A Barclays customer in Scotland has claimed the bank blocked access to his account after he made two transactions to buy bitcoin.
After making the second transaction through Local Bitcoins, he said he could no longer access his account through internet banking, adding:
The customer said he was automatically logged out of Barclays' internet banking platform and received an error notice saying: "Error RP309 you have been blocked from Barclays Online Banking."
He claimed that he tried to login again through his phone, but was unable gain access.
The customer's internet banking remained blocked for three days, from 6th to 9th December, he said. He claimed that he had to place two half-hour phone calls and a visit to a Barclays branch to get the matter resolved, adding:
The customer, who works in the oil and gas industry, added that he had experienced similar restrictions to his internet banking when he had previously performed transactions abroad.
However, he noted that it had been easier to regain access to his account's internet banking in those instances, usually requiring a one 30-minute phone call to the bank.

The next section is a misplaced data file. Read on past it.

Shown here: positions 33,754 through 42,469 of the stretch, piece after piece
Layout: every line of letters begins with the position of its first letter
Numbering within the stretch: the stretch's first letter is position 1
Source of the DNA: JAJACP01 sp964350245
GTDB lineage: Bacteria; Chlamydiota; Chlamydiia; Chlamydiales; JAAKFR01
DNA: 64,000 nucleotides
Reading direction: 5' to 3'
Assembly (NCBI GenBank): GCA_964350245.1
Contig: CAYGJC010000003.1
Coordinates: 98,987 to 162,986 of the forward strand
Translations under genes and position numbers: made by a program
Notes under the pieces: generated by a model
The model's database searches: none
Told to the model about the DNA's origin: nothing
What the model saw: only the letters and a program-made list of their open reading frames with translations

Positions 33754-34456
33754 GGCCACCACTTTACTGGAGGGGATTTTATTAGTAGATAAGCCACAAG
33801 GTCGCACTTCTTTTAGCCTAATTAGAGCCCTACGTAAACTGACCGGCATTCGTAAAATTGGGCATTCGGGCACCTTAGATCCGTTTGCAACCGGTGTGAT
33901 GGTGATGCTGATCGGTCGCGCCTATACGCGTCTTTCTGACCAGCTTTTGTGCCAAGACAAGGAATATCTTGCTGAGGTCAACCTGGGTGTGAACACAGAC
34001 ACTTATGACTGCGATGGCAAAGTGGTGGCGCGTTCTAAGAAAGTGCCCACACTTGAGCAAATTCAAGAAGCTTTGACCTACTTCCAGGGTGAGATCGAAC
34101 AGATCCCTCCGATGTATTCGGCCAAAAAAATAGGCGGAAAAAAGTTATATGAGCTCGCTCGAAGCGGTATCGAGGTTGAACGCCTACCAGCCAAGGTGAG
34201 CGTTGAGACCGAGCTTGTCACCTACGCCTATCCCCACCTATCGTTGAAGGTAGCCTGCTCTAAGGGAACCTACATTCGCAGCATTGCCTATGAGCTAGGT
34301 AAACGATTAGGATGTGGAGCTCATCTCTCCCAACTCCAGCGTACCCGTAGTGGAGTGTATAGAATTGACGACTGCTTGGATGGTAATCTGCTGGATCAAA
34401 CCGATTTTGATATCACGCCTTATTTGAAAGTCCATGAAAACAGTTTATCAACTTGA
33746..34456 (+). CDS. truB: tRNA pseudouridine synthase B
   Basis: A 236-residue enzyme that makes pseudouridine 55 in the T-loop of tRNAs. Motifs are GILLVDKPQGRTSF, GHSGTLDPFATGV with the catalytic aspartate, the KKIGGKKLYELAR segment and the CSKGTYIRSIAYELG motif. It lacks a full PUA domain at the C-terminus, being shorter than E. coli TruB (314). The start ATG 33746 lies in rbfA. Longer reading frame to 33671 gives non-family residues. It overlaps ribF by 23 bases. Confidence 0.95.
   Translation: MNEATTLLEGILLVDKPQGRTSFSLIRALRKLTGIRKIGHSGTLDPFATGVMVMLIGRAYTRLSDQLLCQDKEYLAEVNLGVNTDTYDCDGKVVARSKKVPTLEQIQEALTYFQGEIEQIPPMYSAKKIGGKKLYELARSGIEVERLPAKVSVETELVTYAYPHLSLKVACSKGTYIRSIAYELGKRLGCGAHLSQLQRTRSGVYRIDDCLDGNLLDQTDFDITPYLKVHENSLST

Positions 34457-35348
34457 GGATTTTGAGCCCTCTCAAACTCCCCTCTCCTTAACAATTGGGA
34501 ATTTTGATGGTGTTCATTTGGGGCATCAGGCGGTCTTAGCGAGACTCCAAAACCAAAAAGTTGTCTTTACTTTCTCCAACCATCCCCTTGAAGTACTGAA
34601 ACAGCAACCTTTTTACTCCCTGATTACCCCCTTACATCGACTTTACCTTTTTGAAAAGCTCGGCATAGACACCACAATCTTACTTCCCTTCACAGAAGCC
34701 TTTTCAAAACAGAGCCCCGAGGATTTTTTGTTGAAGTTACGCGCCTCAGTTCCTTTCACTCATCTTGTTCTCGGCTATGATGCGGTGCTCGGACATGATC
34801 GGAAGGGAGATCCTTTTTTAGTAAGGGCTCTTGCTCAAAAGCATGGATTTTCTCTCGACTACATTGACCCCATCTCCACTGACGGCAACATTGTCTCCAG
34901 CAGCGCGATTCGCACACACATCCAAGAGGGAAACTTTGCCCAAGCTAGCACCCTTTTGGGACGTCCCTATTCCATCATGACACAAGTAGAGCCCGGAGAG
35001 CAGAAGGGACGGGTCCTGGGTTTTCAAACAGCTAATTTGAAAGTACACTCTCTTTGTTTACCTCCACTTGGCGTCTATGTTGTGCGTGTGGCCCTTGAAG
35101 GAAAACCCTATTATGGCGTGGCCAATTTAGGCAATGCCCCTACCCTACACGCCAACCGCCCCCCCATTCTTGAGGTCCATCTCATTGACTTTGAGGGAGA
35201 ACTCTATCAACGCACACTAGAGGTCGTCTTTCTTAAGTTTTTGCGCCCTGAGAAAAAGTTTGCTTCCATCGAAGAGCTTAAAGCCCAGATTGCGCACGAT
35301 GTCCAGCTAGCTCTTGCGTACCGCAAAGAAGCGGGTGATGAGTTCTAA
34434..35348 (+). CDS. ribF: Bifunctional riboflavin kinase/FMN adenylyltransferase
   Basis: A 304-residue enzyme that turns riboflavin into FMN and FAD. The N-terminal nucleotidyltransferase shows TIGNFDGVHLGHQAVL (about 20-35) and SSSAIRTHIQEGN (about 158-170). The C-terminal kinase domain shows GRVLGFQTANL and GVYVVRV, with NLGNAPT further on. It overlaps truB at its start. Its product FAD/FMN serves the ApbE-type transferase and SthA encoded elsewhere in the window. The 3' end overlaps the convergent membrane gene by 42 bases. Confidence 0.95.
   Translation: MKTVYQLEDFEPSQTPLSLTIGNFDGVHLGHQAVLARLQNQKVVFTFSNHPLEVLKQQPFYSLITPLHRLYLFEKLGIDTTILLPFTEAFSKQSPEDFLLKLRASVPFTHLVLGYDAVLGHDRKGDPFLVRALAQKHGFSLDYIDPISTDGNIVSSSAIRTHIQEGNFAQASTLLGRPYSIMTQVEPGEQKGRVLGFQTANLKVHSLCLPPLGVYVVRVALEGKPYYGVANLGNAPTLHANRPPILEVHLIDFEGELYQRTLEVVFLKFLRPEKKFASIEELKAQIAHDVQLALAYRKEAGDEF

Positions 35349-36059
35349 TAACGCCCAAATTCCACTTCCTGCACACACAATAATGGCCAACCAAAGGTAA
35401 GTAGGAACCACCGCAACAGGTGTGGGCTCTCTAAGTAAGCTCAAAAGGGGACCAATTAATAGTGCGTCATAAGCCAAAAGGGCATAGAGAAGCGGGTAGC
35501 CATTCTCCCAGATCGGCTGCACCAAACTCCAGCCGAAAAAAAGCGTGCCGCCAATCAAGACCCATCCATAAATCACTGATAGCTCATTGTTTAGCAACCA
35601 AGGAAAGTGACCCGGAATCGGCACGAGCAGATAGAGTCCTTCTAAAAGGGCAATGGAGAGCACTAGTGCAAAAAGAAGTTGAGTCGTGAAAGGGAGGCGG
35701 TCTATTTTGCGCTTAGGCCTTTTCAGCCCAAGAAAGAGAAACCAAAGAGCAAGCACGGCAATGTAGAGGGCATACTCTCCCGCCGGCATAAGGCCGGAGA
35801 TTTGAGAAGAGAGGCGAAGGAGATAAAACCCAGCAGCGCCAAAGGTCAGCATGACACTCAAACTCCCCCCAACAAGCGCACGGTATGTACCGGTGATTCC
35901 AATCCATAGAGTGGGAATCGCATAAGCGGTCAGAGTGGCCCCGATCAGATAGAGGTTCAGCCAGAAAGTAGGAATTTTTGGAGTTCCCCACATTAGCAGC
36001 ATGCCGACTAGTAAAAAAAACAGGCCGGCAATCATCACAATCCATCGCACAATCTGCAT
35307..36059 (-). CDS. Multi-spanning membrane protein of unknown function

When CoinDesk contacted Barclays for clarification, a press officer said the matter would be looked into, but declined to comment on-record.
The Barclays customer added that he had completed many purchases through Bittylicious and Local Bitcoins in the past without any restrictions.
Bitcoin in the UK
is a UK marketplace that allows individuals to sell bitcoin and feathercoin to buyers via bank transfer. Bittylicious users can buy cryptocurrencies using Barclays' Pingit mobile payment app. The app, which lets customers send and receive money from individuals and businesses, is available to the public and is not restricted to Barclays account holders.
UK Banks have been cautious about dealing in bitcoin, as the cryptocurrency remains unregulated here. Additionally, bitcoin exchanges in the UK have faced difficulty finding banks willing to do business with them.
Tom Robinson, the founder of bitcoin exchange BitPrice, has said that finding a bank to work with is one of the main reasons he hasn't launched his service yet.
One reason UK banks have treated bitcoin with caution is due to the digital currency's uncertain status here. Regulators have struggled to understand the cryptocurrency.
For example, the tax authority recently met UK bitcoin lobbyers to gather information so that it could rethink its earlier decision to classify the cryptocurrency as a payment voucher, which would attract a 20% value-added tax to every transaction.
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